Let me summarize Petrinovich's discussion of - I hesitate to say argument for - the first premise. He starts by rejecting, in my opinion rightly, the proposal to define personhood in terms of moral agency: the former is necessary but not sufficient for the latter; philosophers who have equated the two have overintellectualized personhood. He then rejects, again rightly, the proposal to define personhood in terms of membership in the species Homo sapiens, which is simultaneously too broad and too narrow. He also rejects the proposal to take personhood to start at the point of fetal viability on the grounds that viability is intrinsically vague. Without further ado, he asserts that "the point at which personhood begins is birth, and a series of critical events occur at that point which confer the public status of personhood on the neonate" (p. 199); "it is at the point of birth that the fetus becomes a recognizable, public entity that responds to members of the society, and it is here that social interactions begin" (p. 206).
There are several problems here. First, he is apparently arguing that personhood begins at birth because it is problematic to define personhood either in terms of moral agency or membership in Homo sapiens or as beginning at fetal viability. Yet these are not all of the possible alternatives. Second, his criterion for the beginning of personhood is ambiguous - or perhaps hybrid - between the biological criterion of birth (on which Jose Luis Bermudez's 1996 essay "The Moral Significance of Birth," Ethics 106:2, should be consulted) and the social criterion of availability for social interaction. The two criteria are not equivalent, as is shown by the existence of cultures - noted on p. 256 - in which infants are not considered persons until well after their birth. Third, although he thinks that only moral agents have rights (pp. 132-133), he says that because neonates are persons they are entitled to have their needs, interests, and welfare respected: if these entitlements are not rights, what are they? It is of no avail to appeal to the idea of the social contract, as Petrinovich tries to. If he means it literally, he is faced with the insurmountable objection that neonates are no more capable than fetuses of entering into contracts, while metaphor is unlikely to be helpful here. (On p. 151, referring to innate tendencies to maximize inclusive fitness, he writes, "It might seem strange to think of these biological factors in terms of social contracts." Indeed.)
Even granting the truth of the first premise, the argument still is not sound. For Petrinovich explicitly says that "the class of moral patients include such individuals as human mental defectives, the senile, very young children, fetuses, and most, if not all, nonhuman animals" (p. 130) and that "those with moral standing [clearly including, not clearly limited to, moral agents] have duties and responsibilities toward entities that have moral relevance, be they ecosystems or organisms that qualify as moral patients" (p. 131). If these duties toward moral patients include the duty (whether absolute or prima facie) not to terminate their lives - and Petrinovich provides no reason to think otherwise - then the second premise is false. Hence it is entirely possible to hold that although fetuses are not persons, it is morally impermissible (whether absolutely or prima facie) to end their lives nevertheless.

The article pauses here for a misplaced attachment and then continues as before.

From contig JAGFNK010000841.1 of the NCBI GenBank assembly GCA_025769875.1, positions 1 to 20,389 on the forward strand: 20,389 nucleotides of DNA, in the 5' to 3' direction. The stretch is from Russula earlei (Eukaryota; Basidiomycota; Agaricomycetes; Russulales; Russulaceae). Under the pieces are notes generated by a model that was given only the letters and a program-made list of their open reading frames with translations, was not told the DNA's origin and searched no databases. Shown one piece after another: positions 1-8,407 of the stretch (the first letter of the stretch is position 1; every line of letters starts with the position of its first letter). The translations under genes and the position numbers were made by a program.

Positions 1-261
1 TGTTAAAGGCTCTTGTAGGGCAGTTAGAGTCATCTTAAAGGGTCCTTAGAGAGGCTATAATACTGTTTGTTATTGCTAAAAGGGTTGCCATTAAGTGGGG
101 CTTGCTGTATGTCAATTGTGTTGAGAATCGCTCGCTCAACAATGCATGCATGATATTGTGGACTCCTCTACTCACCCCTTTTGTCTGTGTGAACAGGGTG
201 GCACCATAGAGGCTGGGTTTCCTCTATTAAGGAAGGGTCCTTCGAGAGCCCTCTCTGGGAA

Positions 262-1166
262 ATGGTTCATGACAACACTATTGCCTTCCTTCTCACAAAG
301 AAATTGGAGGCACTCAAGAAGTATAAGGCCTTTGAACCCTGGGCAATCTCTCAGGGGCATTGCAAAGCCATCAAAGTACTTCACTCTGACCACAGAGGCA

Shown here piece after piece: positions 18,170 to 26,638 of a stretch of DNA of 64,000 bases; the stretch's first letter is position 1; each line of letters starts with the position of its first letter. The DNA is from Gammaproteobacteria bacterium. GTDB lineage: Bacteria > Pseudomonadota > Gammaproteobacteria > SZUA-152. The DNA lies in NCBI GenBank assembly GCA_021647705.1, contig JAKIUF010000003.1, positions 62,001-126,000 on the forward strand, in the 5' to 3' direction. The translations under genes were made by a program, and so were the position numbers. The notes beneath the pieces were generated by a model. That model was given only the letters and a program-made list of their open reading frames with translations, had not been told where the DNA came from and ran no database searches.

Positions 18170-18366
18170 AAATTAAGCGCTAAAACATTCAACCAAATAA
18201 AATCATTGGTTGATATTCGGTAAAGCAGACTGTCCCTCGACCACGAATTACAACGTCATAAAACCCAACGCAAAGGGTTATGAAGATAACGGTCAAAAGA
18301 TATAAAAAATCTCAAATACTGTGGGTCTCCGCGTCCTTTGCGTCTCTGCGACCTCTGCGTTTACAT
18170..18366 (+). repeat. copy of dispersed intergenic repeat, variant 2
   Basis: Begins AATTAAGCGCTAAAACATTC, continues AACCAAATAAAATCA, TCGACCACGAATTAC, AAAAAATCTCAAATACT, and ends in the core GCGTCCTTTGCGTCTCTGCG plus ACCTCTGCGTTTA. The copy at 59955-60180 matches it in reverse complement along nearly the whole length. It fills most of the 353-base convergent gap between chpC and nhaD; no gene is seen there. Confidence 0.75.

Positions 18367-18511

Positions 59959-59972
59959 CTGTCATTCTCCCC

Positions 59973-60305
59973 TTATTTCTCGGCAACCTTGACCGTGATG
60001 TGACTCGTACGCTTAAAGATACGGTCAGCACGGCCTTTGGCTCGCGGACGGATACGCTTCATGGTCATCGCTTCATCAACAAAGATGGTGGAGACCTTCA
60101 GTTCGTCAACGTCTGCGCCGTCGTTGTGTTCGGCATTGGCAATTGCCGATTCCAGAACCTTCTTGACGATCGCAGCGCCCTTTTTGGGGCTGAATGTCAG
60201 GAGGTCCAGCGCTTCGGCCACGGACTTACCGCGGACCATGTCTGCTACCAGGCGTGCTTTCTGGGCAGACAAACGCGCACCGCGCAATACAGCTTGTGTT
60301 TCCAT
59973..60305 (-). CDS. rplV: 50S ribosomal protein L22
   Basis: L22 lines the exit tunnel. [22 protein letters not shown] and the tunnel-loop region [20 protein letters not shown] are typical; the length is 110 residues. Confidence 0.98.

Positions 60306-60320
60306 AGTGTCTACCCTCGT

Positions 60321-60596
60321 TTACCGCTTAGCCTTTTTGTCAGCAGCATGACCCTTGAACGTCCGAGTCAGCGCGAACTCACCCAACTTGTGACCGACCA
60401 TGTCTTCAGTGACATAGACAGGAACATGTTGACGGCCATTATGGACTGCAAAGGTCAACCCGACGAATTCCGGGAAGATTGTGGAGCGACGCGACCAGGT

Perhaps the most interesting and original material in Human Evolution, Reproduction, and Morality was in chapter 7, which presents the results of studies conducted by Petrinovich and his colleagues in which undergraduate students - the laboratory animals de nos jours - were asked to react to the stock cases in ethics such as the Trolley Problem in various formulations. Ethicists are often loath to stir from their armchairs to see if their pontifications about our ordinary moral intuitions are in fact correct, so these studies are refreshing, even if their results are moderately unsurprising. Petrinovich attempted to control for cultural influences by conducting the studies in both California and Taiwan; I submit, however, that it would be desirable to see what folks in the ancestral environment - the !Kung San of the Kalahari or the Inuit of the Arctic or the Ache of Paraguay - have to say. After all, it was not in academia that the human mind evolved.
Glenn Branch received his BA in philosophy from Brandeis University and is presently on leave from the PhD program in philosophy at UCLA. Among his philosophical interests are the philosophy of mind, evolutionary psychology, and the scientific status of psychoanalysis.